I believe this is going to be an area where I may need to tweak and change things as we go along to make the right "fit" for our family and my children.  It's going to leave "gaps" (please see Barb from Harmony Art Mom's blog post about this) and I do worry about that but I also worry about making writing drudgery.  Yes, it's something they have to do and yes they don't have to love it but if changing things up a bit with another solid course help him to love it AND teach him the foundational skills he needs - I'm on board. 

A & B - Writing with Ease Level 2- the girls are following in their brother's footsteps with WWE Level 2 and excelling.  I do love this program for the younger students.  I definitely recommend it as a starting program- and I plan to continue it through at least 3rd with them.  It's solid on narration and copywork and this week they started dictation for the first time.  It was just like when my son was their age.  It began a bit slow but they were giddy when we were finished and quite proud that they had completed it correctly.  We completed WWE Week 12, Days 1-4.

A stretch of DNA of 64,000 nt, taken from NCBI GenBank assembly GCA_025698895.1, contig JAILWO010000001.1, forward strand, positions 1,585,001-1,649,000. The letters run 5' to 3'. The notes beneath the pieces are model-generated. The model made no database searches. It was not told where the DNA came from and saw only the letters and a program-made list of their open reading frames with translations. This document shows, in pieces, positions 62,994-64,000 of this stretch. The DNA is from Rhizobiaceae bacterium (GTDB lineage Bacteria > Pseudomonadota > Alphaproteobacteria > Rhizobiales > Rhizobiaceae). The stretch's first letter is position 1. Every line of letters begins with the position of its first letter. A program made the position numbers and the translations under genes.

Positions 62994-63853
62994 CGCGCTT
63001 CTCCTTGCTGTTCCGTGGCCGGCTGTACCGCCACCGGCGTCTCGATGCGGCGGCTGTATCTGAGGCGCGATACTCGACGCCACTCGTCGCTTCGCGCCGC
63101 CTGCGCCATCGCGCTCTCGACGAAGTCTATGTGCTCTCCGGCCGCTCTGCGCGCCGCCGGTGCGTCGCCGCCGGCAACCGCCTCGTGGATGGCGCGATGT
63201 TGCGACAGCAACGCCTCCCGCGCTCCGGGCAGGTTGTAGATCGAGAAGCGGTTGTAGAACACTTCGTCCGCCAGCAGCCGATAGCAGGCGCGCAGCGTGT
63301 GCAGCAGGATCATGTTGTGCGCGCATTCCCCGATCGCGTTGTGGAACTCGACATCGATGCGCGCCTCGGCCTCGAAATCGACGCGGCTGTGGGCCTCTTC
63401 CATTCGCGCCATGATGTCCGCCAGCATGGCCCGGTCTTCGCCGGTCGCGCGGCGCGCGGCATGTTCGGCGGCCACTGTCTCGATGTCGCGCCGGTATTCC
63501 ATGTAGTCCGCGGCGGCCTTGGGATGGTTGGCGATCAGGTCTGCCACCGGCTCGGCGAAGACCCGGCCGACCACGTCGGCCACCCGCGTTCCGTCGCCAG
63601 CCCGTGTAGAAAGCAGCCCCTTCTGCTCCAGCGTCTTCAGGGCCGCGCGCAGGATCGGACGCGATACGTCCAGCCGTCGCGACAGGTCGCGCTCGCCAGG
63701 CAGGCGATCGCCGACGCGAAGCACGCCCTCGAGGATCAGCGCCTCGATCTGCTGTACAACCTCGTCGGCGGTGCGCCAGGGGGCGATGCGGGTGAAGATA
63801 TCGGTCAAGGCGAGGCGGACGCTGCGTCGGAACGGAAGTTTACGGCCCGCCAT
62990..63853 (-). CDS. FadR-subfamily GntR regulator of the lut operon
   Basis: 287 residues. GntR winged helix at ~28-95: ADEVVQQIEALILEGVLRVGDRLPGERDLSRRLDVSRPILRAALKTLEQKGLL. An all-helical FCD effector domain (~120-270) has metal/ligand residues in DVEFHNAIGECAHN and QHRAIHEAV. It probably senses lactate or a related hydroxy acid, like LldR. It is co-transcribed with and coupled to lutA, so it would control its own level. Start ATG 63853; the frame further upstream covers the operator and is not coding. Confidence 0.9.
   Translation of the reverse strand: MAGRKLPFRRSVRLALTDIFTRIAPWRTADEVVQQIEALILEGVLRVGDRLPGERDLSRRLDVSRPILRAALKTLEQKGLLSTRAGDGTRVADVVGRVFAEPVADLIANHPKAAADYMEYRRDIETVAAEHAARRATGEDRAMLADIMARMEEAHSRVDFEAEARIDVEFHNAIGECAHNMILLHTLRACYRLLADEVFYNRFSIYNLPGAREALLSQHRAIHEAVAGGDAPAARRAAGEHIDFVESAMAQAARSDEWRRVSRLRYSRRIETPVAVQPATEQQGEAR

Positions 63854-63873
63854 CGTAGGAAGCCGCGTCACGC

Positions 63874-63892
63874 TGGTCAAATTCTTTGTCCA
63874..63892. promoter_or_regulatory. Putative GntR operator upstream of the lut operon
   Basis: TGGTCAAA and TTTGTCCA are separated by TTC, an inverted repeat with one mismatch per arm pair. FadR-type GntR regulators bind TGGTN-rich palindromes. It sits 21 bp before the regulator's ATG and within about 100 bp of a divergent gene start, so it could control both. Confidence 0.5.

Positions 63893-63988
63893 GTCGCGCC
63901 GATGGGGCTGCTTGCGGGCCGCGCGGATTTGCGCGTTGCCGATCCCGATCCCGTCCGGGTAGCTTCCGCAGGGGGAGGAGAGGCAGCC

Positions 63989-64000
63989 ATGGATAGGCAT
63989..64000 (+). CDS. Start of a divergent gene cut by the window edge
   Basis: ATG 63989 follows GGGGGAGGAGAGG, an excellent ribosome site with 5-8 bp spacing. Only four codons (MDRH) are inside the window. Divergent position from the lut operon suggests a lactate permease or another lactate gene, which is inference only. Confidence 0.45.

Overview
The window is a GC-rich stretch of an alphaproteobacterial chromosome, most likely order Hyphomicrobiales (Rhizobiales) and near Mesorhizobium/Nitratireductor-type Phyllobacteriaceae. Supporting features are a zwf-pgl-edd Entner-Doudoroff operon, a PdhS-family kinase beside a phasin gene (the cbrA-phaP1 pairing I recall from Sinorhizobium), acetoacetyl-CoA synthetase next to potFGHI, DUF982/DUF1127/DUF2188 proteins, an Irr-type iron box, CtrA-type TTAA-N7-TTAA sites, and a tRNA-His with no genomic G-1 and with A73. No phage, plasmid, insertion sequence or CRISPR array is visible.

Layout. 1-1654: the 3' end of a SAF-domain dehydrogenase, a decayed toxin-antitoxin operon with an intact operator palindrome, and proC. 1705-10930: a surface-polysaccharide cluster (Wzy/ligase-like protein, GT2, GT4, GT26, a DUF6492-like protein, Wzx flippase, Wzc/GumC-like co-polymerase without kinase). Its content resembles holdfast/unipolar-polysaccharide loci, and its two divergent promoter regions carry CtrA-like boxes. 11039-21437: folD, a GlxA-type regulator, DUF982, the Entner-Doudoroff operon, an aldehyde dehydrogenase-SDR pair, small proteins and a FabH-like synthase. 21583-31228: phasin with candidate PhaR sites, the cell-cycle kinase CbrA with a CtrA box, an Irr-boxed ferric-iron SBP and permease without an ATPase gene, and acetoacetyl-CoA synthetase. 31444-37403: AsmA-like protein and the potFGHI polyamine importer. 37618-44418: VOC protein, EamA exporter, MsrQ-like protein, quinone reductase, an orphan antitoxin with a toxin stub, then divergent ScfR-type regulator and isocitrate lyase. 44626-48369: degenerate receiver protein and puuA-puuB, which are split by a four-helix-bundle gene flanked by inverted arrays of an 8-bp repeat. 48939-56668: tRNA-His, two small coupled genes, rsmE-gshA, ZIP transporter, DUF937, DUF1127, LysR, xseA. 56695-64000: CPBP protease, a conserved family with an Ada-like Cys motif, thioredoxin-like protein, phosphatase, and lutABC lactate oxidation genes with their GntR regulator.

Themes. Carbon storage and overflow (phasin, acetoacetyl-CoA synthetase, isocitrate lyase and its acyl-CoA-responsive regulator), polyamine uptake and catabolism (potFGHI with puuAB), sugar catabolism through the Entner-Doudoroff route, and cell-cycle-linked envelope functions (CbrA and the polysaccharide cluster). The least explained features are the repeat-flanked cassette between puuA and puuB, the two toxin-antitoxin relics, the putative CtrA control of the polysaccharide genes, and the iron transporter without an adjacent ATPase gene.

Cursive- A, B, & C- Worksheet with cursive practice each day that I printed from Donna Young's Big Cursive pageI LOVE this website.  I learned from her website that learning cursive writing does not take an expensive curriculum but rather a LOT of practice.  I print out two sets of pages per week.  This week I printed out the "bf" and the "AC".  I printed two sheets of each and placed them in my children's chore/school work folders.  They take the paper to the table when they are ready for cursive.  I show them how to form the letters on the first line and then they practice.  The kids bring me their page when they are finished.  I'll give them pointers and if I think they need to (usually on the first day they work on a new letter set at least) I send them back to the table to practice a few more with my advice.